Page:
Patients Itching for Wi-Fi
(April 14, 2005) Crutchfield Dermatology, a solo physician practice in Eagan, Minn., is offering patients and visitors free Wi-Fi access throughout its facility. The practice, which doesn't use wireless technology to manage patient data, decided to implement a Wi-Fi network for patients to enhance their experience while at the facility, says Charles E. Crutchfield III, M.D., medical director.
"We're always trying to think outside the box and provide a superb experience for people who come to our office," he says. "This is not just about patients. We have parents or friends who bring patients here. Now they can get work done by accessing our wireless network."
About two months ago, Crutchfield Dermatology enlisted the help of its I.T. services provider, Next Level Café, Savage, Minn., to help create the network. The company installed a TZ170 wireless access point from SonicWALL Inc., Sunnyvale, Calif., at the practice.
The access point can support up to 25 users at a time--plenty for the number patients and visitors the provider expects to access it simultaneously, Crutchfield says. The device also enables wireless coverage throughout the entire facility. The provider paid the I.T. services company about $1,000 for the technology and implementation.
Crutchfield Dermatology began offering wireless access to patients via the access point about six weeks ago. Now patients and visitors can bring in Wi-Fi-enabled notebooks, PDAs and other hardware to the practice to access e-mail or other Web-based applications, Crutchfield says.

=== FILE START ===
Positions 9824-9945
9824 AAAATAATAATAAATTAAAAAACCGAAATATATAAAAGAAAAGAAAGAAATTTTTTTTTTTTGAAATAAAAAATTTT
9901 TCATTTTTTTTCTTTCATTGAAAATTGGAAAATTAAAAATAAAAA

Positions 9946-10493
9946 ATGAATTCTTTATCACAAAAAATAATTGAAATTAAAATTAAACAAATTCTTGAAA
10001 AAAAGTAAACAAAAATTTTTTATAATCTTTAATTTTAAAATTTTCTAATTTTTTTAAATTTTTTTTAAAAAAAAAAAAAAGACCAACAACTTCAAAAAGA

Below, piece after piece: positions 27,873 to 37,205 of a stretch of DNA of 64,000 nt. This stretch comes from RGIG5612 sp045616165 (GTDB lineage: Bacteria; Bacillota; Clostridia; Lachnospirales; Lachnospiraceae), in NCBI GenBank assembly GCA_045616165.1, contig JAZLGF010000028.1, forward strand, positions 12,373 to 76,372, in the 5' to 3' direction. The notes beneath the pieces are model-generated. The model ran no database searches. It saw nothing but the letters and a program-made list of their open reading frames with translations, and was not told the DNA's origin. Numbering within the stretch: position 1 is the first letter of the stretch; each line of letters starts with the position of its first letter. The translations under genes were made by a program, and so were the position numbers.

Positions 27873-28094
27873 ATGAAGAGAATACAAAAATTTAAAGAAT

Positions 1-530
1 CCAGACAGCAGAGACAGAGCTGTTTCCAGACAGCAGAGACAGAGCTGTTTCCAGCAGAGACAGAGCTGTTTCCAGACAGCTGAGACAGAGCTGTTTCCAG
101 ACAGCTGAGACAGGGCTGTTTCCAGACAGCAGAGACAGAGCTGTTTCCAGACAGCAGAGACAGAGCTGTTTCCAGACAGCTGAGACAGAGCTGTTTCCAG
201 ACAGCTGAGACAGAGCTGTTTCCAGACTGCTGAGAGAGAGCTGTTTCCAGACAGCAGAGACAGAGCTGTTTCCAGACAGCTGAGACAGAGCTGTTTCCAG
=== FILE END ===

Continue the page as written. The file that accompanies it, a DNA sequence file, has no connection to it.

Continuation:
Crutchfield Dermatology advertised its free Wi-Fi network to patients via signs in exam rooms and its reception area, in recorded messages while patients were on hold, in its electronic newsletter for patients, and from nurses when patients were making appointments. Though the provider hasn't determined how many visitors have been using the network, Crutchfield says several patients have thanked him for offering wireless access.
"I've seen some people surfing the Internet in our waiting room and others doing work," he says. "If coffee shops can do it, why can't we?"
The provider isn't allowing staff to use the wireless network because it wants to keep it "clear" for patients to use, Crutchfield says.
It also isn't using encryption technology to secure the network because the practice wants to ensure patients and guests can access it easily, says Matt Meinke, senior technician at Next Level Café.